Brazilian politicians are presenting a cool, calm, and collected front in the run-up to the host country’s Olympic Games. It can’t be an easy task for them, as an expected one half-million people from all over the world descend on Rio de Janeiro. National health organizations have issued warnings that pregnant women and women who may become pregnant ought not visit Rio at all.
This, of course, is due to the ongoing Zika virus epidemic in Brazil. Though it is now winter in the Southern Hemisphere, world health experts believe the risks are too great. Additionally, scientists have only recently verified several cases in which a man with Zika passed the virus to a woman via sexual contact. Woman are most at risk, because of the potential to pass the virus onto their fetuses, thereby exposing them to serious birth defects.
Not exactly the ideal situation for organizers looking to cash in on Olympic tourism.
The Zika virus, which is spread predominantly by a species of mosquito common in Brazil, is not the only major issue affecting the host country of late. In 2015, President Dilma Rousseff was impeached for alleged corruption. The nation’s economic struggles have now gone on parade in Rio, as police officers and firefighters protest lack of pay. On Wednesday, the protesters held a large banner at Rio de Janeiro–Galeão International Airport which read, in part, “Welcome to HELL.” It also stated the visitors would “not be safe” because of the labor strife in public services.
In interviews on NPR’s “Diane Rehm Show” Tuesday, experts seemed to agree that stakeholders in the Rio Olympics should be relieved that the games haven’t been cancelled altogether – an outcome many critics would have cheered.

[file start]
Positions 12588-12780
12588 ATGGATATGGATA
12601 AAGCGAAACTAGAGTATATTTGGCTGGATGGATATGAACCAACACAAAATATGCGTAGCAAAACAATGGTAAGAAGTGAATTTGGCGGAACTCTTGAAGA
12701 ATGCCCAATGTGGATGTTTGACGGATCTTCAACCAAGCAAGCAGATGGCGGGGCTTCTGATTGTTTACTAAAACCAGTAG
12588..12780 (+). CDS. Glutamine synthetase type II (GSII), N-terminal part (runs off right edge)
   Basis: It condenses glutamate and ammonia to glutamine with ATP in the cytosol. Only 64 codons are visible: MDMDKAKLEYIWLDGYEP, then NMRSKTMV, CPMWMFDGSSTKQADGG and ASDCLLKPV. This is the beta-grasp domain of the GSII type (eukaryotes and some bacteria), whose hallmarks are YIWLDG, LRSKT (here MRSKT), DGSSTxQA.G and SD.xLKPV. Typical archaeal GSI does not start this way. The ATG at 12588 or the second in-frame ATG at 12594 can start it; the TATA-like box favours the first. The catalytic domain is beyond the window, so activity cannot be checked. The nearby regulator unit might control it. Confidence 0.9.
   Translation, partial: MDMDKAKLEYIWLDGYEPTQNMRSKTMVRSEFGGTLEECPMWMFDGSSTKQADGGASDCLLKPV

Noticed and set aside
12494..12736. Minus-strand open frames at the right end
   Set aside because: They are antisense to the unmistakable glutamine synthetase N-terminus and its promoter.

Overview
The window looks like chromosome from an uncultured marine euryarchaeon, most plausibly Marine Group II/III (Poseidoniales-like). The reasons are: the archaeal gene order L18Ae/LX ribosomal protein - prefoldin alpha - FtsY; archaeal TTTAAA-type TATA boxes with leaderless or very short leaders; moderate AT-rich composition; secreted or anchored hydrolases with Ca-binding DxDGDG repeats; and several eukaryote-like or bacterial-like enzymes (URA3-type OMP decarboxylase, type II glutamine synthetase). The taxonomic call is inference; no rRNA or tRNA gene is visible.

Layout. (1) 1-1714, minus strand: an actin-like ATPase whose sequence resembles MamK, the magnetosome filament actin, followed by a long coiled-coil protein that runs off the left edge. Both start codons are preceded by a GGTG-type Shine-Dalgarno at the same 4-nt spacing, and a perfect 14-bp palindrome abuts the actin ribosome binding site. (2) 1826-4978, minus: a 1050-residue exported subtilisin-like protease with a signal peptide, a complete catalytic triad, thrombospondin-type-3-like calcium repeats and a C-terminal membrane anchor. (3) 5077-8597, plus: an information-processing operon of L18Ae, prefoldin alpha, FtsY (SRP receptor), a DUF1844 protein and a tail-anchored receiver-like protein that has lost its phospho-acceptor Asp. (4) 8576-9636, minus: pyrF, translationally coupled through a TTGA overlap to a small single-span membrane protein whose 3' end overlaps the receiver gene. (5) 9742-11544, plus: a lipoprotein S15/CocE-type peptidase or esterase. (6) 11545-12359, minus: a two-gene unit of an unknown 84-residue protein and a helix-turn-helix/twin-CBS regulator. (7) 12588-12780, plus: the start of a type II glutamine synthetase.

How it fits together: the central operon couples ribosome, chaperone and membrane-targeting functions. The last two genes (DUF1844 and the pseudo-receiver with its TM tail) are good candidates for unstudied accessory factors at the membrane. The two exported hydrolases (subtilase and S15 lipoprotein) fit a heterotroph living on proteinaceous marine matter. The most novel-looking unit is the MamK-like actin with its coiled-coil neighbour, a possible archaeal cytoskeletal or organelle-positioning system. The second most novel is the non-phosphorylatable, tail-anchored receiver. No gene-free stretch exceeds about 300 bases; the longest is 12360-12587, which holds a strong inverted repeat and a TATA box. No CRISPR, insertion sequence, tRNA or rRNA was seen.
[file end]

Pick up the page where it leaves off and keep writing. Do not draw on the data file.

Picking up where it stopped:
Most troubling, though, is the persistence of the Zika outbreak itself. A 2016 study led by a mathematician at the University of Miami shows that mosquito control should continue as the main focus of abatement efforts. It also “reveals that Zika is a complicated virus and sexual transmission increases the risk of infection and prolongs the outbreak,” according to the journal Scientific Reports.
Now that we know Zika can be transmitted sexually, we also know that the epidemic will continue to grow significantly before it can be contained and decelerated. Fortunately, many good studies like the University of Miami one are being conducted worldwide. The international World Health Organization (WHO) has taken the lead in monitoring and sharing information about Zika, while stateside the Center for Disease Control and Prevention (CDC) has stepped up in that role.
The Ebola virus claimed around 12,000 lives in 21st Century Africa before practically being eradicated from the continent in recent months. Though HIV/AIDS case numbers have declined every year since 2005, in 2010 alone it killed nearly 2 million people worldwide. In the Americas, there have been around 400,000 suspected Zika virus cases. Of those, 160,000 have occurred in Brazil.
My upcoming novel, ULTIMATE ERROR, is a science-based fictionalization of present-day existential threats to mankind.